Some regard the visible pipework and valve as unsightly and, in this case, go for a concealed unit
Exposed shower valves are generally much easier to install as they only need a hot and cold supply and in turn also much easier to repair as everything is on the outside of the wall.
For more general information on mixer valves and taps, check out our project on fitting mixer valves and mixer taps here.
Concealed Mixer Shower Valves
As the name suggests, concealed shower mixer valves are “concealed” or hidden behind a wall and only the the controls and shower head (or sometimes riser bar) are visible.
Concealed shower valves tend feature in more modern homes or those that are going for a more minimalistic look.
Although they are generally more visually appealing this comes at a price as they are much trickier to install and if anything goes wrong e.g. starts leaking you need to rip down most of the wall to get at the valves and pipework.
If you would like to know more about concealed showers and how to install them, see our project here.
How to Fit or Replace a Shower Mixer Valve
For the purposes of this guide, we will be explaining how to fit or replace the most common type of mixer shower; the exposed thermostatic shower mixer valve. If you are looking to replace a concealed shower mixer valves, as mentioned above, this is not an easy job and involves removing sections of wall etc so refer to our concealed showers project here.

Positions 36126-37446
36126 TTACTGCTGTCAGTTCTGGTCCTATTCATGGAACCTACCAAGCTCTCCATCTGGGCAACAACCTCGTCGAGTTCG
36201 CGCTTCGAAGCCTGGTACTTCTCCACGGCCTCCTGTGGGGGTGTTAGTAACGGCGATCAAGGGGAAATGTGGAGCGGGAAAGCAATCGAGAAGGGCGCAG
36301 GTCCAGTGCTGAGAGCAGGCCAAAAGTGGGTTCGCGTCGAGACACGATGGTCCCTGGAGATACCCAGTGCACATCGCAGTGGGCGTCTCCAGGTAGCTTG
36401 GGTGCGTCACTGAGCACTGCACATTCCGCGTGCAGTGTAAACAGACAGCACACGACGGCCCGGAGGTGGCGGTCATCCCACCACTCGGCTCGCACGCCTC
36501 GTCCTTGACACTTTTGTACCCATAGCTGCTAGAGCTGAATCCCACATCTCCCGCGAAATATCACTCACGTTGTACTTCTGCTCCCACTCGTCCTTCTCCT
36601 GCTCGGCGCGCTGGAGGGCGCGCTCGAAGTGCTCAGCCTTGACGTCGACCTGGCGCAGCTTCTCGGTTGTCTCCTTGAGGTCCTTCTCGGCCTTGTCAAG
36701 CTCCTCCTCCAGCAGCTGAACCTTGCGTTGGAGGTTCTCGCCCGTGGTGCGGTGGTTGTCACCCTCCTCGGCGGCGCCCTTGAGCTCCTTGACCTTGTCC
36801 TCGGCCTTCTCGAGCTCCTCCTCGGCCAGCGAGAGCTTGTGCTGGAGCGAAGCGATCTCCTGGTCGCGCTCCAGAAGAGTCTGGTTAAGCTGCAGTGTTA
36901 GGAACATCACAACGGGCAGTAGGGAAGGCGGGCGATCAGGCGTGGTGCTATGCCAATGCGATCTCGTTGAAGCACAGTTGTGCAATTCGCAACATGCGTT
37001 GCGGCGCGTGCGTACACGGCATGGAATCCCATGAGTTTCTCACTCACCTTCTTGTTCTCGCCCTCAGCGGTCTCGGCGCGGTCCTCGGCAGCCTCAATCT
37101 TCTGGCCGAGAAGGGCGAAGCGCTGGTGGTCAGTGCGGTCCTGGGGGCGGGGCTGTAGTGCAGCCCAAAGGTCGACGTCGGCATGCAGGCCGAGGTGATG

Step 1 – Initial Preparation Work
If you are fitting a new bar shower mixer valve the you won’t need to remove the old shower as we describe doing in the first few steps, so in this case you can skip to step 5. We are also going to assume that all the necessary pipework is already in place.
Before you actually start dismantling your existing there are a few things that need checking first:
- Check hot and cold feeds: Pretty much every shower mixer valve will have the hot supply on the left and cold supply on the right. Check your existing hot and cold supplies are configured this way also
- Check supply pipe spacing’s: Nearly all shower mixer valve connectors are spaced at 150mm centres, ensure your existing supplies are spaced the same
- Check supply pipe tail depth: There should be around 35-40mm between the walls surface and front of existing supply pipes/unions. This allows enough room to fit the concealing plates and screw the mixer shower valve up
Once you have confirmed all of the above then you should be good to get started.
If not then you will need to resolve any issues before starting. In most cases this will mean getting pipework moved which isn’t an easy job unfortunately.
Step 2 – Isolate Water Supply
Before you disconnect anything you will first need to isolate the water supply to the shower. If the hot and cold feeds have isolation valves it can be done here, if not turn teh water off at the mains stopcock.
Step 3 – Dismantle Existing Mixer Shower Pipework
Dismantling an old shower generally involves removing the shower head, shower hose, the riser rail or riser pipe and then finally the shower mixer valve.